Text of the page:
Friday, March 28, 2014

Things That Have Me Thinking-March 28

This is my series where I explore a few things that I have seen or heard about that is pushing my thinking, getting me to see something a different way or just something I want to share. This week we look at the 3 things that have me excited this week.

It’s Complicated-For adults, what teenagers do online has been somewhat of a mystery. We assume they spend their days writing about relationships or drama or other stuff. Researcher Danah Boyd set out to confirm the myths or deny them altogether.

In her new book It’s Complicated Danah talks with groups of teens all over the country to get to the bottom of their online, social lives and to see what really matters to them when it comes to living in this digital world. She examines how services like Instagram and Snapchat really shape their thinking and takes a hard look at cyberbullying, it’s affects and what is really happening.

I’ve just started reading my copy and I am excited to dive deeper. It should be required reading for any educator working with pre-teens or teens. We need to better understand the world they are growing up so we can reach them and teach them better.

You can buy the book on Amazon or download a PDF copy for free on Danah’s website.

Edcamp USDOE- As someone who has had the honor of attending several Edcamps and the pleasure of being an Edcamp organizer I am super excited about this announcement.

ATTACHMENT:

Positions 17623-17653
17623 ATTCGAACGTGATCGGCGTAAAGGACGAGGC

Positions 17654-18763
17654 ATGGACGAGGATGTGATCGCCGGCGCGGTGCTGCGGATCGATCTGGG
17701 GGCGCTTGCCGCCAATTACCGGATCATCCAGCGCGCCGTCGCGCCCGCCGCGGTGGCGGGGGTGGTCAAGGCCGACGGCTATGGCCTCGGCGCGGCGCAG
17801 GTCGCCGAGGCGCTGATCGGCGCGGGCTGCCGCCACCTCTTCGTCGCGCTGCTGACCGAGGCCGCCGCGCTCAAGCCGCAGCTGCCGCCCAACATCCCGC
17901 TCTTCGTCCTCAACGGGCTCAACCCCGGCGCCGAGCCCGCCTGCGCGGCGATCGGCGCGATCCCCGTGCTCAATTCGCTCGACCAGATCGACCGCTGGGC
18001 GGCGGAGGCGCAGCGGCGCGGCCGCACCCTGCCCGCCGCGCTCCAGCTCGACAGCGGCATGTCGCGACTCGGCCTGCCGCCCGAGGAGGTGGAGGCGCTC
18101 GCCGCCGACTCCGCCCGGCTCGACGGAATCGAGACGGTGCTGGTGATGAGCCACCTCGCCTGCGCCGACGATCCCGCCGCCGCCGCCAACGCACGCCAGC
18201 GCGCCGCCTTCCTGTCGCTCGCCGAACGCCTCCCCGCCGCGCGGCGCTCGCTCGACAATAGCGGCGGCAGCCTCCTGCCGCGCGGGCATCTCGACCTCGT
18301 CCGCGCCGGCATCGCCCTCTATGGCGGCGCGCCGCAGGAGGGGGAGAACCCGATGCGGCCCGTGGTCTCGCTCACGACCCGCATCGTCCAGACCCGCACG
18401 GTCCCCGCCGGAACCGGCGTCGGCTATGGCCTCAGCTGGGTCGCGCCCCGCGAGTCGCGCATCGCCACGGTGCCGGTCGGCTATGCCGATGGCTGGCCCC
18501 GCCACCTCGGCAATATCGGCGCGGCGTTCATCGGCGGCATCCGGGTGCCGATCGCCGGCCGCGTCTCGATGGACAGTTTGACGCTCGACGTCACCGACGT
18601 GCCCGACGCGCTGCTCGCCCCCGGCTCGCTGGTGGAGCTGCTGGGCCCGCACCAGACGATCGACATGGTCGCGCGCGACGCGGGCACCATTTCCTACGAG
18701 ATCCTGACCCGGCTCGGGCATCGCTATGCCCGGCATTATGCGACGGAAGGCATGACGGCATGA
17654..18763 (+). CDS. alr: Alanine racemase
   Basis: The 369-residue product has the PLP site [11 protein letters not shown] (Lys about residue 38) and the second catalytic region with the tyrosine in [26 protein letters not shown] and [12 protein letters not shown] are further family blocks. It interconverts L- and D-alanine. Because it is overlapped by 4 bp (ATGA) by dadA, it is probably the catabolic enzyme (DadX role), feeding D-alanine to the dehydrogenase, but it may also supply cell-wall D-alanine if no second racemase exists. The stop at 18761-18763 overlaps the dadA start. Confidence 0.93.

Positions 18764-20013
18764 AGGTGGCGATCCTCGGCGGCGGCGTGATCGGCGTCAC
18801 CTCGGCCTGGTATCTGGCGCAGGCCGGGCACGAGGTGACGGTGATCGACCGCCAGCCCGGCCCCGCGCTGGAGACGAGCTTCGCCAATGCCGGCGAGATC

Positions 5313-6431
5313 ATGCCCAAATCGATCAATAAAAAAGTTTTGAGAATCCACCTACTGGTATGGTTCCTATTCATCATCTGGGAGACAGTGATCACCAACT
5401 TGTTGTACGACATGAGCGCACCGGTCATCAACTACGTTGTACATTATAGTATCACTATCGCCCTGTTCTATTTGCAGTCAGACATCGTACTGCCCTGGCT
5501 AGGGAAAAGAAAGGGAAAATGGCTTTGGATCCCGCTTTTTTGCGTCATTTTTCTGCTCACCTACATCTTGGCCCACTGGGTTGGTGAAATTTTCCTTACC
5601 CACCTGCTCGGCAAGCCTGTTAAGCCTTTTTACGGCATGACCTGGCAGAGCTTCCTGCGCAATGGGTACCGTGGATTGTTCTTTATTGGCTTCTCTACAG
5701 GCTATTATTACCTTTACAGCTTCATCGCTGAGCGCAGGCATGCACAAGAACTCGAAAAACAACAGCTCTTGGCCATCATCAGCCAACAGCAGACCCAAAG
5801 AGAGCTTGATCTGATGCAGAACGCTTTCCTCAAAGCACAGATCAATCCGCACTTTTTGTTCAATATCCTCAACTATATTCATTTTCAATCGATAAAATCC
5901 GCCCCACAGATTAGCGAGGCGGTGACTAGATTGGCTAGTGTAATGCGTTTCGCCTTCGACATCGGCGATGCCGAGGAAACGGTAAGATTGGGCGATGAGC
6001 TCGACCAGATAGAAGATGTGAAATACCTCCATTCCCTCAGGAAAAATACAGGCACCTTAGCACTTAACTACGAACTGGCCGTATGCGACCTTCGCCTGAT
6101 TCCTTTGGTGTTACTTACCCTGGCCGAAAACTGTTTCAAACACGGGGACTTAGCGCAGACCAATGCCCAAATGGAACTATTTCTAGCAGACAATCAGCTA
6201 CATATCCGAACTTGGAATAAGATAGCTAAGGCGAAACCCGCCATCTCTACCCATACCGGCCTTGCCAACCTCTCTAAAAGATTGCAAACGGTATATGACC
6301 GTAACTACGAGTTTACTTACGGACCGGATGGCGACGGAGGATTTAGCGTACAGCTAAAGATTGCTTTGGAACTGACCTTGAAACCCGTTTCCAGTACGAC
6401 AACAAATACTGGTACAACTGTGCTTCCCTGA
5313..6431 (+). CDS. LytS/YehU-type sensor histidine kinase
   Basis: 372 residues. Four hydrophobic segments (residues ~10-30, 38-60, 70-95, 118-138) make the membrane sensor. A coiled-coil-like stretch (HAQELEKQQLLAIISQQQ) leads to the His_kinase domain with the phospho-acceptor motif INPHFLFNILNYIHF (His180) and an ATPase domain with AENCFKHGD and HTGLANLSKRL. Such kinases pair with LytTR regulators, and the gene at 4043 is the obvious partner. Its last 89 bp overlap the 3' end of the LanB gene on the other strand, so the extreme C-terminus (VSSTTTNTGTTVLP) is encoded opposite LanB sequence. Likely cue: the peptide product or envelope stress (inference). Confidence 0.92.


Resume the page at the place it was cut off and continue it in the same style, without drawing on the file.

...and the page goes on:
The Edcamp Foundation has partnered with the US Department of Education to host the first ever Edcamp USDOE.


You don’t know what an Edcamp is?

At it’s core it’s an independently organized day of professional development for teachers. Sessions are decided on by the participants that day and really meet the needs of who is attending. (You can read more about Edcamps here and see some in action too.)

Edcamp USDOE will bring together Educators with policy makers for some deep conversations about the direction we are going as a nation around education. (You can read more about what will be taking place here.)

It will be free to attend but because they are limited on space, there will be a lottery for a ticket. So be sure to sign up early!

Blogging as Publishing: I lurked on a great conversation about how much the world of publishing has changed, just over the course of the last few years. The power isn’t in the hands of publishing houses any more. Rather, we all have the ability to send our stories and ideas to the masses with the click of a publish button on our blogs. These spaces used to be seen as the location of the ramblings of someone with a keyboard and an idea.

However, now, blogs are serious business and have grown up alot. They do give everyone a voice. And think about what it can do for students. I enjoy following #Comments4Kids to see blog posts from kids from all over. Kids get to have their own spaces to openly share and reflect. (You can see more resources for learning about classroom blogging here.) So, go out, create a space and publish something for the world!

So that has me thinking. What has got you thinking this week?

Thursday, March 20, 2014

Redesigning and Rethinking Conferences-Reflections On #ASCD14